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Create a Dynamic Username Validator with PHP, MySQL and jQuery

By W. Jason Gilmore
on May 10, 2011

There are few Web-related tasks more annoying than registering for a new website account. Providing yet another online entity with various bits of personally identifiable information (did you know that in many cases you can be personally identified simply by providing your age, gender and zip code?) and frustrations surrounding a lengthy and often clumsy registration process are just two of the several aggravations which can arise when creating a new account.
In recognition of the widespread reluctance to manage multiple accounts, several decentralized authentication solutions have gained traction, including notably OpenID and Facebook, however such approaches also have problems. So in spite of the availability of these third-party authentication solutions many website developers still choose to go it alone and manage user accounts locally. If you fall into this latter grouping, it is incumbent upon you to take every step possible to streamline the registration process in order to reduce the risk of driving off frustrated users (many of whom will hopefully eventually become customers).
One of the easiest ways to streamline the registration process is by providing the user with real-time feedback regarding username availability. This is accomplished by monitoring the registration form’s username field and immediately following the user’s completion of this field, rather than waiting for the user to complete all fields and submit the form. Although a seemingly complex feature, it’s actually easily accomplished thanks to the powerful jQuery library. In this article I’ll show you to how create a username existence validator using jQuery, PHP and MySQL.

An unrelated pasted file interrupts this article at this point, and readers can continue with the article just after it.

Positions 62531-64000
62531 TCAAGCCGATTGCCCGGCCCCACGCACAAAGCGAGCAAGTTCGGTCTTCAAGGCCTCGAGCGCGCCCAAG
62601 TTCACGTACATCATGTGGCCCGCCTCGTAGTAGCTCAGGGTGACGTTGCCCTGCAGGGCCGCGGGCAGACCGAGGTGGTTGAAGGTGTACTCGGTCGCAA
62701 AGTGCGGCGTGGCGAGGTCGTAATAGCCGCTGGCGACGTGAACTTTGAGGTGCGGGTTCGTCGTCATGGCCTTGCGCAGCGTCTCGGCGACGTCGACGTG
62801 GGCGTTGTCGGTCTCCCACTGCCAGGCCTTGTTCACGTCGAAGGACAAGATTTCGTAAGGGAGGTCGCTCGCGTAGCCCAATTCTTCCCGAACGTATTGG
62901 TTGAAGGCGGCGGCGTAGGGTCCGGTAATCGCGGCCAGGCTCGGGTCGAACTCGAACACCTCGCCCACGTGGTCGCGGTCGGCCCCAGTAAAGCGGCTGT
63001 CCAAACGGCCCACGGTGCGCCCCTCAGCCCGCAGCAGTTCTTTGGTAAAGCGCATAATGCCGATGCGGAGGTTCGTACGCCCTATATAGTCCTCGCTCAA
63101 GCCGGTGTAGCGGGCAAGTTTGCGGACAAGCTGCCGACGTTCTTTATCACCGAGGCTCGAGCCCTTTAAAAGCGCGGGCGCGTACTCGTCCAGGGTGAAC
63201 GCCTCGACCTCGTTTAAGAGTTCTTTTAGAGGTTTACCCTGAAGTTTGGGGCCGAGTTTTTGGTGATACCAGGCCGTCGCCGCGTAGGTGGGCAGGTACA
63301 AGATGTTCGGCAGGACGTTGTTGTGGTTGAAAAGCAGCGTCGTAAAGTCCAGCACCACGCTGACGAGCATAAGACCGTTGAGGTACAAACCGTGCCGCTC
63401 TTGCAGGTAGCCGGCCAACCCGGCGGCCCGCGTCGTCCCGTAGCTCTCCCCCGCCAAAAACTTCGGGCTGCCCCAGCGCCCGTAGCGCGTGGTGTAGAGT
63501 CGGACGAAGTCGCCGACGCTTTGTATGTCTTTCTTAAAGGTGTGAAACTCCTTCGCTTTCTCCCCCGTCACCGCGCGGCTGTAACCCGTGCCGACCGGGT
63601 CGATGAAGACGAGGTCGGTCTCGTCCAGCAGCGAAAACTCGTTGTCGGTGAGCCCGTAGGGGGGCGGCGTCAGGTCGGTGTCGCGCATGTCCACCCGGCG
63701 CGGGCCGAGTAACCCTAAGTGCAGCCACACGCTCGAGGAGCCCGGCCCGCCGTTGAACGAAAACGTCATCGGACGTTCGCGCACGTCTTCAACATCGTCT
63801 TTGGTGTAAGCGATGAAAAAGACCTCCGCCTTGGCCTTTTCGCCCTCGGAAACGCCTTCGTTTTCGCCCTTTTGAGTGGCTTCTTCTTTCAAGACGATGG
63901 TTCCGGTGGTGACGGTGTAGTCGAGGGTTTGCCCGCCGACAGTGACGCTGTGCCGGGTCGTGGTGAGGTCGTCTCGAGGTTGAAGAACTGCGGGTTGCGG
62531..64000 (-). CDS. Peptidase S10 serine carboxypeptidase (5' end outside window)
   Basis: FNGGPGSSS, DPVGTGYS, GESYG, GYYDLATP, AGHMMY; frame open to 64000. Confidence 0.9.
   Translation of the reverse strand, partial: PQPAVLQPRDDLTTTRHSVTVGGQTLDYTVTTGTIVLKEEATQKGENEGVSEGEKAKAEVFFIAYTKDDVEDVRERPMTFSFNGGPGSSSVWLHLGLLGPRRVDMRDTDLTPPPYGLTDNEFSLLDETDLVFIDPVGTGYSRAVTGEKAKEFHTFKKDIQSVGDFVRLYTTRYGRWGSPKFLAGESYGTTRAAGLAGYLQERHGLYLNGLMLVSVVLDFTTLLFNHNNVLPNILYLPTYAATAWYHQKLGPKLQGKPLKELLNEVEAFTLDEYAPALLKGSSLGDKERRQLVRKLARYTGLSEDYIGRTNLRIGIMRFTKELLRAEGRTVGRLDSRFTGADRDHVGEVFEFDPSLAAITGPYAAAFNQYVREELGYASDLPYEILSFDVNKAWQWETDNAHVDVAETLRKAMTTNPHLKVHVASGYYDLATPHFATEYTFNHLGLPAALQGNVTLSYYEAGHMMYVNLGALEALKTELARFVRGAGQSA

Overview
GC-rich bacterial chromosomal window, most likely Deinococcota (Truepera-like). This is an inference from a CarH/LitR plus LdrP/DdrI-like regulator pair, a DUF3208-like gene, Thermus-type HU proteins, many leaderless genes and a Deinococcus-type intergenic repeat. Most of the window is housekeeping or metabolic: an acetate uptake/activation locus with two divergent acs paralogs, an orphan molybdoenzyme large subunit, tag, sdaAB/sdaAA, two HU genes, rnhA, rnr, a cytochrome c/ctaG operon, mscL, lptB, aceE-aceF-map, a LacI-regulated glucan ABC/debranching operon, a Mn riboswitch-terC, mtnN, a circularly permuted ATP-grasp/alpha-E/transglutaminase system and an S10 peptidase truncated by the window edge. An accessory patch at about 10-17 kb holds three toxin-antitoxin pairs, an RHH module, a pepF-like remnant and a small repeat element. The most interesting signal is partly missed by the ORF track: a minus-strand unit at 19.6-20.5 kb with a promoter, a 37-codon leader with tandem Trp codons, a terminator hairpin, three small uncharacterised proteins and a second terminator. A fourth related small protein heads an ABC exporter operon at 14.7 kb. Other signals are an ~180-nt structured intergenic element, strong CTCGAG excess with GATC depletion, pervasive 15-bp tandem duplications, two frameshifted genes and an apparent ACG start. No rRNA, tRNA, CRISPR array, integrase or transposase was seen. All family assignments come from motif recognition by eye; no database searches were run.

The MySQL Accounts Table

The MySQL table used to manage the user accounts (for the purpose of this example) is straightforward, consisting of an integer-based primary key, unique username field, and a hashed password field:
CREATE TABLE accounts (
  username VARCHAR(255) NOT NULL UNIQUE,
  password CHAR(32) NOT NULL
The username field’s UNIQUE constraint ensures two identical usernames aren’t stored in the database, which fulfills the important goal of data consistency. However we also want to provide registering users with real-time feedback regarding whether his username is available, necessitating client communication with the database by way of the PHP-based intermediary script.

jQuery’s blur Handler

The jQuery library supports multiple ways to trigger an event based on user actions, including when a form field loses focus as a result of the user tabbing or using the mouse to move to the next field. This event is known as a blur. As an example, suppose the registration form looks like this:
<form action="register.php" method="post">

    Choose a username:<br />
    <input type="text" id="username" name="username" size="25" />

    Choose a password:<br />
    <input type="password" id="password" name="password" size="25" />

    <input type="submit" name="submit" value="Create Your Account" />

We can use jQuery’s blur() method to fire when focus is removed from the username field, as demonstrated here:
<script src="http://www.google.com/jsapi"></script>
<script type="text/javascript" >
  google.load("jquery", "1");

<script type="text/javascript" charset="utf-8">
google.setOnLoadCallback(function() {
  $('#username').blur(function() {
    alert('You just left the username field.');
We’ll use the blur() method in conjunction with jQuery’s Ajax capabilities to talk to a PHP script.